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Old 02-28-2012, 01:23 AM   #1
myquestforbeer
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Default Carbonation Time at Room Temp for Stout Help

OK, I'm a new brewer- this is only my second batch- and I tried to do a search on my question, but haven't been successful sifting through the thousands of threads and hoping someone can help.

I am brewing a coffee stout from a kit and the kit says to bottle at room temps (70 to 75 degrees) for at least 10 days. Them it says this varies for different beers and I know the instructions are pretty general- meant to apply to all their beer kits generally. I've heard people keeping it at room temps for longer and even shorter before putting in the fridge to condition another week or two.

I know it's personal choice, but is there a chart or something out there that shows generally how long to carbonate (from refining sugars) at room temp before refrigeration from beer type to beer type? I'm the type of person that likes details, charts, and exact formulas and methods to at least start from as a baseline so I can modify later as I experiment and make it more an art-form.

I don't want it to over carbonate, but I want it to finish to a good carbonation level prior to refrigeration. What does everyone out there do? Tips? Suggestions? Preferences?

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Old 02-29-2012, 04:59 PM   #2
jsv1204
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Carbonation is more dependent on the amount of sugars you add before bottling than on timing. The yeasts will go to work on the sugar you add and will stop when the sugar is gone. That is the max level of carbonation you will get (assuming you don't have any other uninvited guests in the bottle). Do whatever the kit says and let it sit. When you can wait no longer (was about 5 days on my first batch), toss one in the fridge and try it. Hold out for another week and repeat! You will get a feel for what is going on.

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Old 02-29-2012, 05:46 PM   #3
ValleyBrew
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I agree with jsv1204 above. The amount of carbonation depends on the amount of sugar. There are priming calculators out there that will allow you to figure the volume of sugar based on the level of carbonation based on the style you are brewing and the amount of CO2 already in solution of your beer. To me, this isn't an exact science and I usually go with the standard 4 to 5 oz and have been pleased. I've had big beers that carb up in 3 weeks and have great carb levels and then I've let those beers age a year and they are still great -- not overcarbed.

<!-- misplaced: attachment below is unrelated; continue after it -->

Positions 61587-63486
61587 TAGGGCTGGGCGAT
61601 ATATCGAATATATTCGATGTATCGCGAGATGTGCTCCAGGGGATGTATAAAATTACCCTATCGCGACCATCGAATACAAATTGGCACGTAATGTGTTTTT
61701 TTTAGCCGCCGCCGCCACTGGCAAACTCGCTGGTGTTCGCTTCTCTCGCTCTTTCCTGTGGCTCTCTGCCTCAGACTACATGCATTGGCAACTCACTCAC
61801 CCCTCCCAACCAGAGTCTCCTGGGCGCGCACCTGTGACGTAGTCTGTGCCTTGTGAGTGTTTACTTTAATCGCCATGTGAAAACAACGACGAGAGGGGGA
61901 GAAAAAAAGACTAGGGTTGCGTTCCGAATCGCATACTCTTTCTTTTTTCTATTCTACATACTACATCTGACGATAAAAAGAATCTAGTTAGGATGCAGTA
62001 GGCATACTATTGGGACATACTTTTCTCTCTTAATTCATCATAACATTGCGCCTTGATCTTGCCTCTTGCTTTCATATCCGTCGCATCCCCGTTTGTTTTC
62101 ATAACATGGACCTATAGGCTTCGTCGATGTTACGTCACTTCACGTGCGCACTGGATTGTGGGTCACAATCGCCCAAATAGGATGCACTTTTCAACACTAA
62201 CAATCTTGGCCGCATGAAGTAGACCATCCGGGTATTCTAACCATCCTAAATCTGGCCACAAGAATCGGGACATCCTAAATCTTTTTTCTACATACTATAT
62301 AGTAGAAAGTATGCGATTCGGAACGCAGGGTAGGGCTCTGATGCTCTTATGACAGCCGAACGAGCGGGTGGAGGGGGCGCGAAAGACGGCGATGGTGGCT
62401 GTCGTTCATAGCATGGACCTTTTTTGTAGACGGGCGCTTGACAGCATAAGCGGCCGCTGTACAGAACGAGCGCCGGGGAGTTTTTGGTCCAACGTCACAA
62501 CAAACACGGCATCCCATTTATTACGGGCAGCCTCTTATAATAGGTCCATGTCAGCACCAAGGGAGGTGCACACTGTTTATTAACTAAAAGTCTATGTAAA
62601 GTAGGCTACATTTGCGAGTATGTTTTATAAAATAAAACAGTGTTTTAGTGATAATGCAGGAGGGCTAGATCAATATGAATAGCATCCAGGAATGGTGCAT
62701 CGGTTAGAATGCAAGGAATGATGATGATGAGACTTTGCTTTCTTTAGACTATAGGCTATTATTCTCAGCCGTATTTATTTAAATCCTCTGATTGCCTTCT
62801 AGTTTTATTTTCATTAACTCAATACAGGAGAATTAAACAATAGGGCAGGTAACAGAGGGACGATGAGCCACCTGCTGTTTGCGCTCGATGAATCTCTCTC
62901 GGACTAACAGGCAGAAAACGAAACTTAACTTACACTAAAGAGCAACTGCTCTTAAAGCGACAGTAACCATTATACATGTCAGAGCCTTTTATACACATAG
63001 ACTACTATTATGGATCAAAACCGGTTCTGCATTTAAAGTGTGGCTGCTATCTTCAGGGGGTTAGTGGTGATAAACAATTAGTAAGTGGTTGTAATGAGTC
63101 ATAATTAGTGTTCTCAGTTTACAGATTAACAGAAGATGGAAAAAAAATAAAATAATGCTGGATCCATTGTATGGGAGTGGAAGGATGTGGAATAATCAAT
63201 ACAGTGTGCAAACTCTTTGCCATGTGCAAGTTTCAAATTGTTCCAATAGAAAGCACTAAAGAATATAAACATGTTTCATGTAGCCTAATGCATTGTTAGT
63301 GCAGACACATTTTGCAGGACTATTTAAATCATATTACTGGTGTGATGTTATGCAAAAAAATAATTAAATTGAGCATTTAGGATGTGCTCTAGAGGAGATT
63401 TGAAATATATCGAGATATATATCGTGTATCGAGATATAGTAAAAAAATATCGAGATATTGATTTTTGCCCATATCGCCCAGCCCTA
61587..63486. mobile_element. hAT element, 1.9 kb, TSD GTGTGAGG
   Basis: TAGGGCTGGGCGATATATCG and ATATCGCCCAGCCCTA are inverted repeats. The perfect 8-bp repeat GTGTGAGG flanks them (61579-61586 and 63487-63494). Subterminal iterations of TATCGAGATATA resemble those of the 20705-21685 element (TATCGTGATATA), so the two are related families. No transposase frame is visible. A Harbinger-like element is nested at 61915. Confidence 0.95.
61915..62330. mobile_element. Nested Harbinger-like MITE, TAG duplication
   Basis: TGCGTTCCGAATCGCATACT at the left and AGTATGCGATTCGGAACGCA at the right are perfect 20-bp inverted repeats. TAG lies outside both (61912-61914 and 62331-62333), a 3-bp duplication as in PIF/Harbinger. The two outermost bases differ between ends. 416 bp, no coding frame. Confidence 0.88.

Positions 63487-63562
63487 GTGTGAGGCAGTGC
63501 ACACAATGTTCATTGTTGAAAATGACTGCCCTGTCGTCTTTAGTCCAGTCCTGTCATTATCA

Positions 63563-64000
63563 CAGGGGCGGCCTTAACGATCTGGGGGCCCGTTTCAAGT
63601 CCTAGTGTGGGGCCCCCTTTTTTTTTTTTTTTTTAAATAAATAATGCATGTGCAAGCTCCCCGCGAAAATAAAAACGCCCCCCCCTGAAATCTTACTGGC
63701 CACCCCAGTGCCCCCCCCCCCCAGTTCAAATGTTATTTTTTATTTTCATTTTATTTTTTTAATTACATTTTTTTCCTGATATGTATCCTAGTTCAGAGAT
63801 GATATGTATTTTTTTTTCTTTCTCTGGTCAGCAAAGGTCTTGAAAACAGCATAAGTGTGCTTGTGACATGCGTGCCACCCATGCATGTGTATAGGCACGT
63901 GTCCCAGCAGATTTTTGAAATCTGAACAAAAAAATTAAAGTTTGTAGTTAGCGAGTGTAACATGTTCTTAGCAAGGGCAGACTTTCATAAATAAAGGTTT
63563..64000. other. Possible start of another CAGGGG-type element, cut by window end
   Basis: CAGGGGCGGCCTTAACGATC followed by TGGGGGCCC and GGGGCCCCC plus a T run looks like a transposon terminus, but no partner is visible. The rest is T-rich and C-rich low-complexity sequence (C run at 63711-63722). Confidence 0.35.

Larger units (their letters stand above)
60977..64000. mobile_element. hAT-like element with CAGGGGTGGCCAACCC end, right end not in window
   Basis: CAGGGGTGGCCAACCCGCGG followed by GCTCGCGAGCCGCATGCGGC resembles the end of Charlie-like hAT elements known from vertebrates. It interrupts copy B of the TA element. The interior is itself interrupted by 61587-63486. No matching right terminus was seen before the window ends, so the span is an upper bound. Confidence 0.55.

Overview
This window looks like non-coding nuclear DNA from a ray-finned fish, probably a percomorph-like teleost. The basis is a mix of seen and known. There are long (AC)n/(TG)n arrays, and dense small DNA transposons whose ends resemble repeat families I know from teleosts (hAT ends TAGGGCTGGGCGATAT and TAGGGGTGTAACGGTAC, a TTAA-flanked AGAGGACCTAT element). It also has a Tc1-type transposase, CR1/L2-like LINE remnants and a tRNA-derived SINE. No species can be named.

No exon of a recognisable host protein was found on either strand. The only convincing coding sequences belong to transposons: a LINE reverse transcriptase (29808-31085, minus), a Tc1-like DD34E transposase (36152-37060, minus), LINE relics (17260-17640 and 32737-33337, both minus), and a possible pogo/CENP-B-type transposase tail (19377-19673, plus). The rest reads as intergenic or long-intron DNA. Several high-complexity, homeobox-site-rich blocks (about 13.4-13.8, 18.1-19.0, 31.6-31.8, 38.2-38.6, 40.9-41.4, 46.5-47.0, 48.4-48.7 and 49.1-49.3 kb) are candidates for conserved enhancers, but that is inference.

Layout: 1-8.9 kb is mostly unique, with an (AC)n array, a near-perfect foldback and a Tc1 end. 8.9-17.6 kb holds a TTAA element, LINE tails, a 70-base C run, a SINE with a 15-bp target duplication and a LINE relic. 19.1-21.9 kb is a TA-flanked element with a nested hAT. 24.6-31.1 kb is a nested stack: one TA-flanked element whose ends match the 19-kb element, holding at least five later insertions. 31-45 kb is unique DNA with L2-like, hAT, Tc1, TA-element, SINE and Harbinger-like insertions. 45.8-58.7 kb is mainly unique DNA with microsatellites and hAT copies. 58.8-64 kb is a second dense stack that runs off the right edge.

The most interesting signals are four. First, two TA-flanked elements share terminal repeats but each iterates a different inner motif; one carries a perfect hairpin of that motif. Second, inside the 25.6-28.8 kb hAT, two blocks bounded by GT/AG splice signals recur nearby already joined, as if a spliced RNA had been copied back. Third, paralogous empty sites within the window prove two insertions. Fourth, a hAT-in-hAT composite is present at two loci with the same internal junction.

Generally, the consensus on this forum is about 3 weeks for most beers to get to decent carb. Sometimes 2 weeks, and many times, more than 3 weeks. Then, you have the separate issue of conditioning the beer versus carbing. Maybe it's carbed in 2-3 weeks, but it won't hit it's prime for 6 weeks...

Despite wanting to make it a science with formulas and charts and nomographs... (I'm with ya....I'm an engineer...) there are too many variables including the fact you are dealing with a living organism that makes it impossible to accurately predict to a precise degree.

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Old 02-29-2012, 09:52 PM   #4
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the amount of carbonation over time depends on the amount of sugar available to the yeast, the amount of yeast in the bottles, the activity of the yeast, how much wild yeast you allowed in when bottling, the temperature, the percentage of alcohol in the beer, the phase of the moon, and what color underwear your girlfriend has on

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Old 03-01-2012, 12:13 AM   #5
myquestforbeer
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Thanks guys! Good info!

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Old 03-01-2012, 12:07 PM   #6
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The underwear variable has some interesting note-taking potential...

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